…the sight of any beauty reminds me that I am a savage. Yes… a savage, with clumsy senses, and blind to a thousand things I should be able to see, deaf to a thousand things I should be able to hear. Just look at that fire. It is an example of energy, in a certain stage of development. The form of the energy is altering, but the elements are the same. The elements will be exactly the same when those bright logs are turned into dull grey ashes, and when the flames are dissipated into gas. Yet I shall come along, and shall see the ashes, and I shan’t get any sense of beauty, though all around me, in the universe, are the elements which are disporting themselves so prettily in this moment. That’s what I mean. It is all here, yet I can’t see it. As though you had taken a word and jumbled up the letters and made it meaningless. We ought to be able to sort out the letters again and read the message without having to have them arranged for us as though we were children…
However, I suppose that if we were given a gift like that, we should live in such a state of ecstasy that our idiotic bodies would not stand the strain…
The Professor, in The Gift of a Garden, or Some Flowers Remembered, by Beverley Nichols
Last week my husband and I got to drive the Apache Trail, near Phoenix, Arizona. We were told it had snowed just a week before, and the desert flowers were in full bloom. For flatlanders like us, it was a visual treat to see the sun shining through the plants above us on the slopes. The blend of forms and tints flowed and swirled and varied every few miles, and the ephemeral beauty made me remember this passage. “It is all here, yet I can’t see it.” “Fast enough,” I would add. There is so much more to learn about those plants and their environment that I will never be able to grasp.
Beverley Nichols was a British author who wrote over 60 books and plays. In the 1930s, he wrote a series of books that told how he restored some houses and gardens. His tone is gently humorous, but his joy at the wonders of changing seasons and growing things comes through. I find those books restful and soothing, and I have read them several times.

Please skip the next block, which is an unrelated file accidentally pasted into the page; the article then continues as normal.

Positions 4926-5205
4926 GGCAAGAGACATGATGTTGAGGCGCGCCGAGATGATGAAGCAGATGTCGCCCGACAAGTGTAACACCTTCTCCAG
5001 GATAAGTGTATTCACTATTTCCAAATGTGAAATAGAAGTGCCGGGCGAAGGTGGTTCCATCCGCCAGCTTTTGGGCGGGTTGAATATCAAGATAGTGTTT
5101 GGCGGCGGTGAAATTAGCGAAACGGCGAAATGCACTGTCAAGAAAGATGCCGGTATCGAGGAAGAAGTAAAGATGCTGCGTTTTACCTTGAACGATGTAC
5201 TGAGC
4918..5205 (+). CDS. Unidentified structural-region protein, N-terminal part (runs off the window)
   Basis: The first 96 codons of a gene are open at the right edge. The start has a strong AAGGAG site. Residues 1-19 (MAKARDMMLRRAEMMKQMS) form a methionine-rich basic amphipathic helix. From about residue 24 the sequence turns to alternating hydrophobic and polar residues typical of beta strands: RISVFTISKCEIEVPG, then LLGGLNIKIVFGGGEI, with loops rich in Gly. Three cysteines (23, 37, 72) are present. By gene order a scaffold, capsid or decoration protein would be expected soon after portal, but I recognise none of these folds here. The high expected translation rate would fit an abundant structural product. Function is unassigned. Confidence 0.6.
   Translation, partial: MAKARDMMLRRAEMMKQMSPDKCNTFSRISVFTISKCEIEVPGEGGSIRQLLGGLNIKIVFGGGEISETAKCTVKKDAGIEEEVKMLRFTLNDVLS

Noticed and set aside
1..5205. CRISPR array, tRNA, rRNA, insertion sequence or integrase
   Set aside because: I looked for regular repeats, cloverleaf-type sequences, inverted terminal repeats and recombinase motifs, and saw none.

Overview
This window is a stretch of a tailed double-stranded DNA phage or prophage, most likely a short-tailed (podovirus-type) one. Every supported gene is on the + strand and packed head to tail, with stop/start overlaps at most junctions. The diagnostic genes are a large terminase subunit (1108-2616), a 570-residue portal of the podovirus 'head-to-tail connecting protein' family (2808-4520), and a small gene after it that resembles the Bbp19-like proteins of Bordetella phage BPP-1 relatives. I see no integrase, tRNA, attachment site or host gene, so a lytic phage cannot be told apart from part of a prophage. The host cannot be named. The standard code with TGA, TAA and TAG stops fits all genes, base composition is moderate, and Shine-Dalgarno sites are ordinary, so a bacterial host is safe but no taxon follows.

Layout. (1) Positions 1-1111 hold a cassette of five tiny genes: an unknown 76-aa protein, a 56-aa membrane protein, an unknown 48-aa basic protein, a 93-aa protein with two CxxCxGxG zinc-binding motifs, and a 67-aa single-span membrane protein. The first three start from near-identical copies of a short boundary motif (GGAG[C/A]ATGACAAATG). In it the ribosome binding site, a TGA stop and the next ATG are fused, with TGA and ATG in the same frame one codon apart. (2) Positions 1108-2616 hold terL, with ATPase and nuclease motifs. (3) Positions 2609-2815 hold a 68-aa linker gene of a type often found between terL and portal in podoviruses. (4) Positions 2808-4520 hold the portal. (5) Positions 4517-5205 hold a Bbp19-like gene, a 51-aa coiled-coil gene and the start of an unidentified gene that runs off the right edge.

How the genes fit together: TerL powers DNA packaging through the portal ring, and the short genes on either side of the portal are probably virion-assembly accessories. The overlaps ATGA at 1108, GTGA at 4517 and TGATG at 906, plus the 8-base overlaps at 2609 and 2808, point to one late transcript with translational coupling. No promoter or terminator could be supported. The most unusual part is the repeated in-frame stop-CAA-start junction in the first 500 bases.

Excerpts from three of the books were republished in 1971, in a collection called The Gift of a Garden, or Some Flowers Remembered. In the foreword, Nichols says that the character of the Professor “was based on an eccentric genius called Professor A. M. Low, who was much in the public eye before the war.” There is a lot about Archibald Montgomery Low on the internet, and his interests and writing were wide-ranging, although he was not actually a professor. This speech may be completely fictional, but its sentiments express my thoughts at seeing these beautiful desert flowers.
What a great experience. I was especially interested in the globe mallow; just a week or two ago, I found another species growing wild in the Rockport City Cemetery. I’ve not identified it further, but your photos here are a lovely complement to it.
I will keep an eye out for that next time I am in Rockport! I don’t think I have ever seen this flower before, but I really loved the bright orange flower with the silver gray foliage.
Beautiful photos and what a wonderful place to visit. I grow that mallow here in Austin, but it is native to very far west Texas and Arizona, and New Mexico too, I seem to recall. It’s a much more appropriate plant for that area. Love the Apache Trail shots!
It was just glowing neon orange! So beautiful. The wind was whipping the plants around and it was so bright out, I couldn’t really see what I had gotten in the photos, but I wish I had taken more pictures. 🙂
How wonderful, to have been able to see this–the scenery is amazing on its own but the addition of the bloom–wow! I LOVE orange flowers!
I love Beverley Nichols’ books! And I’ve never known anyone else who ever heard of him!
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Thank you, Chris